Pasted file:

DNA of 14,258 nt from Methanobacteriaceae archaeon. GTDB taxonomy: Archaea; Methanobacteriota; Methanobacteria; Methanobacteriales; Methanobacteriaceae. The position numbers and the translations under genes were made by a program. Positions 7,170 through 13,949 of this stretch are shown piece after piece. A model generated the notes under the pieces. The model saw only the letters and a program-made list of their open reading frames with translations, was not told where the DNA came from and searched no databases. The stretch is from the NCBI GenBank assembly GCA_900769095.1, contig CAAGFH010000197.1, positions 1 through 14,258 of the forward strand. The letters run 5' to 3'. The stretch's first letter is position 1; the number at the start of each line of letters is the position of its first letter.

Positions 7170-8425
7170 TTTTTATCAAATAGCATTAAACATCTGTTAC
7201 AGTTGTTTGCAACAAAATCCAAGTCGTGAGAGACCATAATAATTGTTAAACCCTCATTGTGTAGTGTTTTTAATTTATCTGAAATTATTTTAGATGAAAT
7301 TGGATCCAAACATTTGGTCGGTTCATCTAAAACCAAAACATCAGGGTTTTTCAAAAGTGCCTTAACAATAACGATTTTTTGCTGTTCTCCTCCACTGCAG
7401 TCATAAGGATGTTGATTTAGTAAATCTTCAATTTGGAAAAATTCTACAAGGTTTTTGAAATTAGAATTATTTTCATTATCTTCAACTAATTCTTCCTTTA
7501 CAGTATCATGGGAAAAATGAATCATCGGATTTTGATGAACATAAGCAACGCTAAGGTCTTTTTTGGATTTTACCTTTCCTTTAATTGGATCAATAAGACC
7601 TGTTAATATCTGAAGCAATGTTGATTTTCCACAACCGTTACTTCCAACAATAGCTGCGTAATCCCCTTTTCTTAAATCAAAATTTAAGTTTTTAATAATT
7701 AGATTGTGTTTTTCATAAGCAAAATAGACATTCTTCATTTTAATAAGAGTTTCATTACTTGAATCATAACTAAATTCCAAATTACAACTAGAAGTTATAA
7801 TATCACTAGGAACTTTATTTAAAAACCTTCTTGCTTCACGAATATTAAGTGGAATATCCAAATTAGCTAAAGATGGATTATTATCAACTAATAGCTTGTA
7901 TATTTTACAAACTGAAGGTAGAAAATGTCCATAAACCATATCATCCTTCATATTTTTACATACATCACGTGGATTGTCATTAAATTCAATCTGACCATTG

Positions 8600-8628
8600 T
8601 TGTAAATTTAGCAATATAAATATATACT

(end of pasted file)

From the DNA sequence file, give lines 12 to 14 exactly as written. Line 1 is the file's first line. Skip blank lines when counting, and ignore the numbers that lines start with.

Positions 8600-8628
8600 T
8601 TGTAAATTTAGCAATATAAATATATACT